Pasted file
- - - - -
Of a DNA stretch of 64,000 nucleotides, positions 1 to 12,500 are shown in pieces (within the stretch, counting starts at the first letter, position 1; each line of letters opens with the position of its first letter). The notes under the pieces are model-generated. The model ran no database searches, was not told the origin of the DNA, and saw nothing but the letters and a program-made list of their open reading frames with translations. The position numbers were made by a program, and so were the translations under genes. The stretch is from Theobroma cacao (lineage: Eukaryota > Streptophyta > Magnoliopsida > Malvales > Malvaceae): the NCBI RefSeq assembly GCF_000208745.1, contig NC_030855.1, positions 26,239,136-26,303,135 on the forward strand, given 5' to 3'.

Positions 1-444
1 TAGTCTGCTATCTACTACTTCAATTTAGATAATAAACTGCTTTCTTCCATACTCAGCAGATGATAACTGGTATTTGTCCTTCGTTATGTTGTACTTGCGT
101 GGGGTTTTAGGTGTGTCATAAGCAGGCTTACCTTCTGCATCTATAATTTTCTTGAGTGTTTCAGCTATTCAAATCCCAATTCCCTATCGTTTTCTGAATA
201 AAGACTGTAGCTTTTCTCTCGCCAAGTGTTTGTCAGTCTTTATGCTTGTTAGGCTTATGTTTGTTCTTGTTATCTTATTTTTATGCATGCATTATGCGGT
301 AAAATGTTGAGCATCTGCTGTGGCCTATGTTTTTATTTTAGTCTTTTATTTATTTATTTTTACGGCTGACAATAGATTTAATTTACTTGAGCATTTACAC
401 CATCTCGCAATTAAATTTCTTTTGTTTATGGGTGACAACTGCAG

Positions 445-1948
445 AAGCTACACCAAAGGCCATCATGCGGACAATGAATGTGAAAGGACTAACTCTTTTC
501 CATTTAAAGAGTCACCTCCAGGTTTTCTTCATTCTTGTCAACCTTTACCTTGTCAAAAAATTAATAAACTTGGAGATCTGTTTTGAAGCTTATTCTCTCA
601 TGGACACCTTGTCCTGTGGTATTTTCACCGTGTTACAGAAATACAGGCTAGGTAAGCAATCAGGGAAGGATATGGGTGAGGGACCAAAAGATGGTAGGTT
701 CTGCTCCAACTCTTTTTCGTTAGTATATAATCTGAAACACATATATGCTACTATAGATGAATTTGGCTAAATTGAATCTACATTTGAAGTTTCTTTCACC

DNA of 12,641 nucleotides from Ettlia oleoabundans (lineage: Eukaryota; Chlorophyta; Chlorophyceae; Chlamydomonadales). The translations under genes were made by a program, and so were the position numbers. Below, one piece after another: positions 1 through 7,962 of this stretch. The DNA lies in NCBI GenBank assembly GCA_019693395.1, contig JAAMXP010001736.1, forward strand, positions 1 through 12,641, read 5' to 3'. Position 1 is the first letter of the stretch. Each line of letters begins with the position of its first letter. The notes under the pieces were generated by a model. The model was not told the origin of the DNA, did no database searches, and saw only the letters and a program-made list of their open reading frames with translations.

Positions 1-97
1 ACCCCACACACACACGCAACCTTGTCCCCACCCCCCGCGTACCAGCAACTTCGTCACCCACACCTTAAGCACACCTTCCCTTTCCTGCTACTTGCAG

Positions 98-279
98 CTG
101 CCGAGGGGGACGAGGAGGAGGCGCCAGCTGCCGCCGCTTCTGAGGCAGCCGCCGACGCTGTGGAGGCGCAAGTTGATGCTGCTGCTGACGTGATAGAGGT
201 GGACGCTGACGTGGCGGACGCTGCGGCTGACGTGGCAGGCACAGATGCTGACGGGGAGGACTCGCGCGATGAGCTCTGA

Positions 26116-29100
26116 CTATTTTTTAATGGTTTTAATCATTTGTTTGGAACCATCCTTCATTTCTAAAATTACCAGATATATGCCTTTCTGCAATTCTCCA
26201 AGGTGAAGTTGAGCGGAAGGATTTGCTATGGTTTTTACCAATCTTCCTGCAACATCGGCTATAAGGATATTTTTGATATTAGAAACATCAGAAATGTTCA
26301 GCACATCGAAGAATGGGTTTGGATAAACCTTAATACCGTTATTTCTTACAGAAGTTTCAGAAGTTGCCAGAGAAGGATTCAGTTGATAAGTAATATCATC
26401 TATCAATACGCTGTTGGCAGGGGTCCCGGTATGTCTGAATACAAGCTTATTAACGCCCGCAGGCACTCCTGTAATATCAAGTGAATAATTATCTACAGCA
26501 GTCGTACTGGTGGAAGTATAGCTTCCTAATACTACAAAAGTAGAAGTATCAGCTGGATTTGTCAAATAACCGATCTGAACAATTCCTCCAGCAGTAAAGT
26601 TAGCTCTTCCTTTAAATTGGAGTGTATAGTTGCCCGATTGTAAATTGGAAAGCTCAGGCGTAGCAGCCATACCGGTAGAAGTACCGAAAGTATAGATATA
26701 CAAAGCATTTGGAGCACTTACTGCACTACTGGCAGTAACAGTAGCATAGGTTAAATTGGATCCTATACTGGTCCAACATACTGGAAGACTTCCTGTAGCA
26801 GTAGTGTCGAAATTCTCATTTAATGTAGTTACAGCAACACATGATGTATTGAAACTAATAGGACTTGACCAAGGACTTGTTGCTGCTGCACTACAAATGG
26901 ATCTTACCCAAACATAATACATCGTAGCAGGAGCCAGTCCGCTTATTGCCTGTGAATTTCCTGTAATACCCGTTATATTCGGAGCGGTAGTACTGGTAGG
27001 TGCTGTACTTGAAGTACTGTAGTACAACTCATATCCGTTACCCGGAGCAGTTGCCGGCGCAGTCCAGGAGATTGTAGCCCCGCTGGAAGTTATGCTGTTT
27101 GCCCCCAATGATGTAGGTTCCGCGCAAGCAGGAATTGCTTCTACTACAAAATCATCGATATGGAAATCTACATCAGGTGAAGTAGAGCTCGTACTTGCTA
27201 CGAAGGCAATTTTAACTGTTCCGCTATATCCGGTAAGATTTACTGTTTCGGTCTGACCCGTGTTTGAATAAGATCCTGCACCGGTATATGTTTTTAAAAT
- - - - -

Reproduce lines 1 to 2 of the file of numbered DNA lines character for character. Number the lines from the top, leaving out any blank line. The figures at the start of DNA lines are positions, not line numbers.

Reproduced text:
Of a DNA stretch of 64,000 nucleotides, positions 1 to 12,500 are shown in pieces (within the stretch, counting starts at the first letter, position 1; each line of letters opens with the position of its first letter). The notes under the pieces are model-generated. The model ran no database searches, was not told the origin of the DNA, and saw nothing but the letters and a program-made list of their open reading frames with translations. The position numbers were made by a program, and so were the translations under genes. The stretch is from Theobroma cacao (lineage: Eukaryota > Streptophyta > Magnoliopsida > Malvales > Malvaceae): the NCBI RefSeq assembly GCF_000208745.1, contig NC_030855.1, positions 26,239,136-26,303,135 on the forward strand, given 5' to 3'.

Positions 1-444